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Office of Electricity Delivery and Energy Reliability

Superconducting & Solid-state Power Equipment


Plugging America Into the Future of Power What are FCLs? A fault is an unintentional short circuit, or partial short-circuit, in an electric circuit. A variety of factors such as lightning, downed power lines, or crossed power lines cause faults. During a fault, excessive currentcalled fault current flows through the electrical system often resulting in a failure of one section of that system by causing a tripped circuit breaker or a blown fuse. A fault current limiter (FCL) limits the amount of current flowing through the system and allows for the continual, uninterrupted operation of the electrical system, During a ground fault, an FCL safely mitigates the excess energy that would normally effect utility transmission and distribution equipment, preventing damage. similar to the way surge protectors limit damaging currents to household devices. Currently, two broad What are the BeneFits to UtiLities? categories of FCL technologies exist: FCLs offer numerous benefits to electric utilities. For inhigh-temperature superconducting and solid-state. stance, utilities spend millions of dollars each year to maintain and protect the grid from potentially destructive fault types oF FaULt CUrrent Limiters currents. These large currents can damage or degrade circuit breakers and other expensive T&D system components.  High-temperature superconducting (HTS) FCLs use Utilities can reduce or eliminate these replacement costs by superconducting-based material and reduce fault installing FCLs. Other benefits include: currents by introducing a larger-than-normal impedance into the path of the fault current.  Enhanced system safety, stability, and efficiency of the power delivery systems  Solid-state FCLs use high-speed solid-state switching devices to rapidly insert an energy absorbing impedance  Reduced or eliminated wide-area blackouts, reduced into the circuit to limit the fault current. localized disruptions, and increased recovery time when disruptions do occur Why do We need FCLs?  Reduced maintenance costs by protecting expensive The need for FCLs is driven by rising system fault current downstream T&D system equipment from constant levels as energy demand increases and more distributed electrical surges that degrade equipment and require generation and clean energy sources, such as wind and solar, costly replacement are added to an already overburdened system. Currently,  Improved system reliability when renewables and DG are explosive fault-limiting fuses are utilized to limit fault current, added to the electric grid but they require a service call to replace the fuse after it blows  Elimination of split buses and opening bus-tie breakers and they are only available for voltages below 35 kV. Series  Reduced voltage dips caused by high resistive system reactors are also used but they have constant high reactive components losses, are bulky, and contribute to grid voltage drops. FCLs overcome these weaknesses. Additionally, rising fault current  Single to multiple shot (fault) protection plus automatic levels increase the need for larger and often costly high impedresetting ance transformers. However, in contrast to these transformers, FCLs operate with little to no impedance during normal operation which allows for a more stable system. FCLs are a supporting technology in the Smart Grid. www.oe.energy.gov Phone: 202-586-1411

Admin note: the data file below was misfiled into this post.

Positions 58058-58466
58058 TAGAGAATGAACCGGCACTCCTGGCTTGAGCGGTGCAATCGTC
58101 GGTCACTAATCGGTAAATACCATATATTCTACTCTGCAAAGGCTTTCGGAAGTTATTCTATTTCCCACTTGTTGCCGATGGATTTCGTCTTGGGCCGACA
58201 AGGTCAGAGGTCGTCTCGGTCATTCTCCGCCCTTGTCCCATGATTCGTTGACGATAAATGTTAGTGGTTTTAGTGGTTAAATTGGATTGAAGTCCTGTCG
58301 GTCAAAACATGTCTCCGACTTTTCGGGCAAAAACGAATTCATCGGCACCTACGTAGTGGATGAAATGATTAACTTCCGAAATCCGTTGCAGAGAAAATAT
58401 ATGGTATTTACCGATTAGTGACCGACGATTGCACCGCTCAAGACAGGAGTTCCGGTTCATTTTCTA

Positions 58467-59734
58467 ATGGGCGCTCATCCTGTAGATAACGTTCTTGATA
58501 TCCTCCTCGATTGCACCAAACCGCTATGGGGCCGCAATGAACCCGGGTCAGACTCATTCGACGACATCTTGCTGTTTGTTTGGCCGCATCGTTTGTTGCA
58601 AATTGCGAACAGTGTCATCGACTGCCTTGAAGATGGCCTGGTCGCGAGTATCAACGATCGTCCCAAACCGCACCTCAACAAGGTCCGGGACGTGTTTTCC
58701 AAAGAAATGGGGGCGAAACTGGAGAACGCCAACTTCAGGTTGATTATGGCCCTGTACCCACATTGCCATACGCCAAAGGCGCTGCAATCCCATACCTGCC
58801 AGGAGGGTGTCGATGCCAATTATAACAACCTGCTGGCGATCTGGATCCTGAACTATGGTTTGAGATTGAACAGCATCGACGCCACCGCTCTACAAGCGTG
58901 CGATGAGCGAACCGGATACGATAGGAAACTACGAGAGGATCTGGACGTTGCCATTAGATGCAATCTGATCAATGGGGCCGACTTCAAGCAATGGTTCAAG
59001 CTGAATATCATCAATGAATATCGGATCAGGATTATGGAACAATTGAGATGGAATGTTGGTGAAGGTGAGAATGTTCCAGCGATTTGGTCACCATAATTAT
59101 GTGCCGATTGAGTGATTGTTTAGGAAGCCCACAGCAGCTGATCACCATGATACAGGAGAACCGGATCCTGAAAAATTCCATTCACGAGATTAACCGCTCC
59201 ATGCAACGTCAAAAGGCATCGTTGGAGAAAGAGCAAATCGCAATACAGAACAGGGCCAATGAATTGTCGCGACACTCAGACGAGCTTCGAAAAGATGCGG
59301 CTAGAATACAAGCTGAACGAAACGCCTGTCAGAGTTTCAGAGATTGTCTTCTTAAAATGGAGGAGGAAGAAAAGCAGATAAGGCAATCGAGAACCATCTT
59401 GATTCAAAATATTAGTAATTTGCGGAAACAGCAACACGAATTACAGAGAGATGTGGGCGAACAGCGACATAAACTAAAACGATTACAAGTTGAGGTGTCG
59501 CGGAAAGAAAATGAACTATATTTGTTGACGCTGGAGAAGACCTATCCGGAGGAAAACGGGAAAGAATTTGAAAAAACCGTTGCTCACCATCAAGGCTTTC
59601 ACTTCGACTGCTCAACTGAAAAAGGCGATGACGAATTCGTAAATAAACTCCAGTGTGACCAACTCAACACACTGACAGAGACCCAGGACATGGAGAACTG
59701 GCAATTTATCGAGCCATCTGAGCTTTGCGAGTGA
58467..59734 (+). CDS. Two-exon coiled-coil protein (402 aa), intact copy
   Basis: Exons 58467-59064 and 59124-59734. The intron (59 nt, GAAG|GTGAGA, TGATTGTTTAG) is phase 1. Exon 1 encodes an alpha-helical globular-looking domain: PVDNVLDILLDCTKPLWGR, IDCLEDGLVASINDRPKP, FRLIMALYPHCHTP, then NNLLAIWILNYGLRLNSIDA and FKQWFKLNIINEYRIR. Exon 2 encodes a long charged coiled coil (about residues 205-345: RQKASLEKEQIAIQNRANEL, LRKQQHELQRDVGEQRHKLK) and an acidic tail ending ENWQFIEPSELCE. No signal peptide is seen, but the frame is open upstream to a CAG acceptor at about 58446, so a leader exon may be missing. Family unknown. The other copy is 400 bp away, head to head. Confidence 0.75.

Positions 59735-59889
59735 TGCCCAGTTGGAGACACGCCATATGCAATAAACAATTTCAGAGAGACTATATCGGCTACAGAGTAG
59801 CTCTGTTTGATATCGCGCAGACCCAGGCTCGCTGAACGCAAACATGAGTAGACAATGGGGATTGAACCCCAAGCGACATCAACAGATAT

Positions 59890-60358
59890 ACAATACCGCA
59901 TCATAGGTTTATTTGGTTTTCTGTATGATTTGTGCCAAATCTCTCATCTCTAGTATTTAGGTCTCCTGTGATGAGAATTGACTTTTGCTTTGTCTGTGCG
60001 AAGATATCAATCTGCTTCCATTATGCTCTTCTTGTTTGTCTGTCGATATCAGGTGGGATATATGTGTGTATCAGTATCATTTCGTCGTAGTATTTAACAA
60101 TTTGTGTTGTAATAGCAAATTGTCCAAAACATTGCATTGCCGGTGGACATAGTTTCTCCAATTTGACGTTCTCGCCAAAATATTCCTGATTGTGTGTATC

Office of Electricity Delivery and Energy Reliability, OE-1 U.S. Department of Energy 1000 Independence Avenue, SW Washington, DC 20585

Fault Current Limiters

AMSCs Team Includes:


Southern California Edison Nexans the University of Houston Los Alamos National Laboratory Siemens AG

FCL projeCts The Office of Electricity Delivery and Energy Reliability is funding three HTS FCL projects carried out by American Superconductor, Zenergy Power, Inc., and SuperPower, Inc. It is also funding one solid-state FCL project led by the Electric Power Research Institute (EPRI).

Zenergy Powers Team Includes:


DOEs Los Alamos National

Laboratory American Electric Power Southern California Edison Inc. Zenergy Power GmbH Zenergy Power Pty Ltd.